Women ministers and leaders from Africa, meeting at the Africa Ministerial Conference on the Environment (AMCEN) launched a new network, that aims at enhancing representation and involvement of women in decision-making in areas related to the environment and sustainable development continent wide.
The newly established African Network of Women Ministers and Leaders for the Environment will lead the development of an AMCEN policy on gender and the environment, designed to mainstream gender and environment considerations into development planning, legislation, and financial policies at the regional, national and community levels.
The network is co-chaired by Madame Zanou Armande, Director of Environmental Law, Ministry of Environment, Benin and Madame Hadijatou Jallow, Executive Director, Environment Protection Agency, Sierra Leone.
UN Under-Secretary-General and Executive Director of UNEP Achim Steiner said, “It is time that gender considerations take centre-stage in the design and implementation of environment and sustainable development policies in Africa and around the world. Lead by prominent African visionaries, I am confident the Network will enhance the delivery of sound policies at the national and community levels.”
“This comes at a critical moment as the world prepares to adopt a new post-2015 development agenda and Sustainable Development Goals, and just months ahead of the UN Conference on Climate Change. Implementing such agreements will only be made possible with the meaningful streamlining of gender policies across international frameworks and national development plans,” he added.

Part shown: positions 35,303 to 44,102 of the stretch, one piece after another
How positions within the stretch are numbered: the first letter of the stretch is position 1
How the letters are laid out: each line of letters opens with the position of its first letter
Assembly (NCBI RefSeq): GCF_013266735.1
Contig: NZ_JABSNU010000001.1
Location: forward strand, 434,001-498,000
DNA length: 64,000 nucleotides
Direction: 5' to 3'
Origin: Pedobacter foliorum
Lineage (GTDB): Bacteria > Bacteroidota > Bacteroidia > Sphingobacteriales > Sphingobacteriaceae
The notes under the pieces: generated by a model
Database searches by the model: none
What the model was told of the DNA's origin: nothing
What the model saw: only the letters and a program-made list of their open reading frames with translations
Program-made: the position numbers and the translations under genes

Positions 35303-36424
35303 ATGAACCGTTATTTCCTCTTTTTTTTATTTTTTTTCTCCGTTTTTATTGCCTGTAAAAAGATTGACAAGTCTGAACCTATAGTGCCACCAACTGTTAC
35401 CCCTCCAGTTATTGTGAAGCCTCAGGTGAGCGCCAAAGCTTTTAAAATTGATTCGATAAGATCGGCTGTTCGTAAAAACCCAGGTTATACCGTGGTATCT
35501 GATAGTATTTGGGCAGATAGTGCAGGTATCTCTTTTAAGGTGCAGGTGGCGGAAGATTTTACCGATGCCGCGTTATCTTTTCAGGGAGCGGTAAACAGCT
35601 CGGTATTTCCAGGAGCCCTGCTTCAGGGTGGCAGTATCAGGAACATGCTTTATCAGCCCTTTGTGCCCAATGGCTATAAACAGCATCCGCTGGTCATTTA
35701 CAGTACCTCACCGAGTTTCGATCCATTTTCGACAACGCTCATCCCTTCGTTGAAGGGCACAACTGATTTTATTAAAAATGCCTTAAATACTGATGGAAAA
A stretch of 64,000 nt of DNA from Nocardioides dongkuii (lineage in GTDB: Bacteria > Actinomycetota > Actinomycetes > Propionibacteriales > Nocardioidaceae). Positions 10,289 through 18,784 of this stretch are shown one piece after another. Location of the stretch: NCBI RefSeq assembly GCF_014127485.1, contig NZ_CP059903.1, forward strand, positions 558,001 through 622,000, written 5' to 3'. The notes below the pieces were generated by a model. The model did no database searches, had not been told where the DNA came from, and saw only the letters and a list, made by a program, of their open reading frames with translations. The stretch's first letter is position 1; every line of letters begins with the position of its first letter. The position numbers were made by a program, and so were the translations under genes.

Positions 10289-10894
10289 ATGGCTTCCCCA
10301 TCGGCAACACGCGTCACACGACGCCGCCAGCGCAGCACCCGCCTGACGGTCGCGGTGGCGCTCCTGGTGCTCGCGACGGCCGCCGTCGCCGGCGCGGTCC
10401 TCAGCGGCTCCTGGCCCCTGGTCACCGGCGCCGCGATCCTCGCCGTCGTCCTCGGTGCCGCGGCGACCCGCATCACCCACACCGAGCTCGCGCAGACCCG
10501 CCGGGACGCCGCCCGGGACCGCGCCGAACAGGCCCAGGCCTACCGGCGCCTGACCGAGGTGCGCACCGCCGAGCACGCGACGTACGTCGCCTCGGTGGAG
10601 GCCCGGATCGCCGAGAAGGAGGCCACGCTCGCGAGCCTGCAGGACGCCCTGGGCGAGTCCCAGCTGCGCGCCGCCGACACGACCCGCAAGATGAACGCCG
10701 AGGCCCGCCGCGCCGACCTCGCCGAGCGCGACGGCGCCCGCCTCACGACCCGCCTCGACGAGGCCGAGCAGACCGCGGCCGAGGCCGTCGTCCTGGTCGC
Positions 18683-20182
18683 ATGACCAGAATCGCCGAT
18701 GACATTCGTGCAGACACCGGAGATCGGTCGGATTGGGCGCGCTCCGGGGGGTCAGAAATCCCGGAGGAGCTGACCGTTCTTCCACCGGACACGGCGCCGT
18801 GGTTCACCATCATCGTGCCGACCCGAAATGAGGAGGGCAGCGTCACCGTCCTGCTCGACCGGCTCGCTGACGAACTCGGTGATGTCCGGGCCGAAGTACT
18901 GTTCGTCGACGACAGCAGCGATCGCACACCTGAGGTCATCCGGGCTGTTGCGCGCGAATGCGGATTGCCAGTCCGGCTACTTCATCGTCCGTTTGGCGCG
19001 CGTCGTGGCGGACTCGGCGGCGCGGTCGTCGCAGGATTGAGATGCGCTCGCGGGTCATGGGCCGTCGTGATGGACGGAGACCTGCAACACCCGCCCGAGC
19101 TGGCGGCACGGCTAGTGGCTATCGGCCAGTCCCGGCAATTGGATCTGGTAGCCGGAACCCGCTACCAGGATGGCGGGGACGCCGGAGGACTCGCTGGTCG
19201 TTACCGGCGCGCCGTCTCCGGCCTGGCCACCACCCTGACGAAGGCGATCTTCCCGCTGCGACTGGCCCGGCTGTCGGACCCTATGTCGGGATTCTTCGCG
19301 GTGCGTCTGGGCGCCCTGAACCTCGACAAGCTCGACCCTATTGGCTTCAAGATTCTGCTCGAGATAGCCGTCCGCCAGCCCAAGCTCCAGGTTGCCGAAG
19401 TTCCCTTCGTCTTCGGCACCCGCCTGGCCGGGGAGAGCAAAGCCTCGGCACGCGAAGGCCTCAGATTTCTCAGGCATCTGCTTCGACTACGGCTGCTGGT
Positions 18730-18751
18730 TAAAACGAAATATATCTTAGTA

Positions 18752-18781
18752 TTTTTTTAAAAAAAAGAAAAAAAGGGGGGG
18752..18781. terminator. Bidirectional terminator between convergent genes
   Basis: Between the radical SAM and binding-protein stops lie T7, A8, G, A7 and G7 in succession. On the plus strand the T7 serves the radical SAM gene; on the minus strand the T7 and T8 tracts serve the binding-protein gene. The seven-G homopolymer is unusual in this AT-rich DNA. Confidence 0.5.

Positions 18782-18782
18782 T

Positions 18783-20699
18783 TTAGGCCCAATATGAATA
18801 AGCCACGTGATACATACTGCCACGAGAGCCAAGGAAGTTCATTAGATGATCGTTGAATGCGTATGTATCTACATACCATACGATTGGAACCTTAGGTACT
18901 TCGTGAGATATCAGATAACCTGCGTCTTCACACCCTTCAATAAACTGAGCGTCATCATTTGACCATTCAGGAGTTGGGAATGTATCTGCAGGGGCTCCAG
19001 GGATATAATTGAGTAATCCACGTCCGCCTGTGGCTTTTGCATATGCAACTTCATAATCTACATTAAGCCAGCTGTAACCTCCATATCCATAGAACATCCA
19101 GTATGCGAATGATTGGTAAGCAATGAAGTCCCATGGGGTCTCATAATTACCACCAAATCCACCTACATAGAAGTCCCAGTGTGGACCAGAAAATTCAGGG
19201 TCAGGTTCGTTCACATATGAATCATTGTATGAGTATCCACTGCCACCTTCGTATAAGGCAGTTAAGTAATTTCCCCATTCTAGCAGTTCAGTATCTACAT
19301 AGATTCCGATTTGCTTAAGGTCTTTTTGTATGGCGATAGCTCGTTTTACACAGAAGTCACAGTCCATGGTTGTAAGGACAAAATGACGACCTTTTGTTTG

The African Network is a chapter of the Global Network of Women Ministers and Leaders for the Environment, established in Helsinki in March 2002. The Global Network (NWMLE) was created to address the critical need for visionary and concrete policies towards sustainable development worldwide. The overall objective of this network is to improve the representation and involvement of women in decision-making regarding environmental issues based on the belief that women, who have primary responsibility for raising children and securing sufficient resources to meet their families’ nutrition and health needs, are the ones most affected by environmental degradation.
The Africa Network will develop recommendations for practical solutions to environmental problems at the national and regional levels; build network partnerships with appropriate civil society, non-governmental and intergovernmental agencies; exchange best practices and experiences in order to implement more effective policies and create a critical mass of leadership to influence international and national policy.
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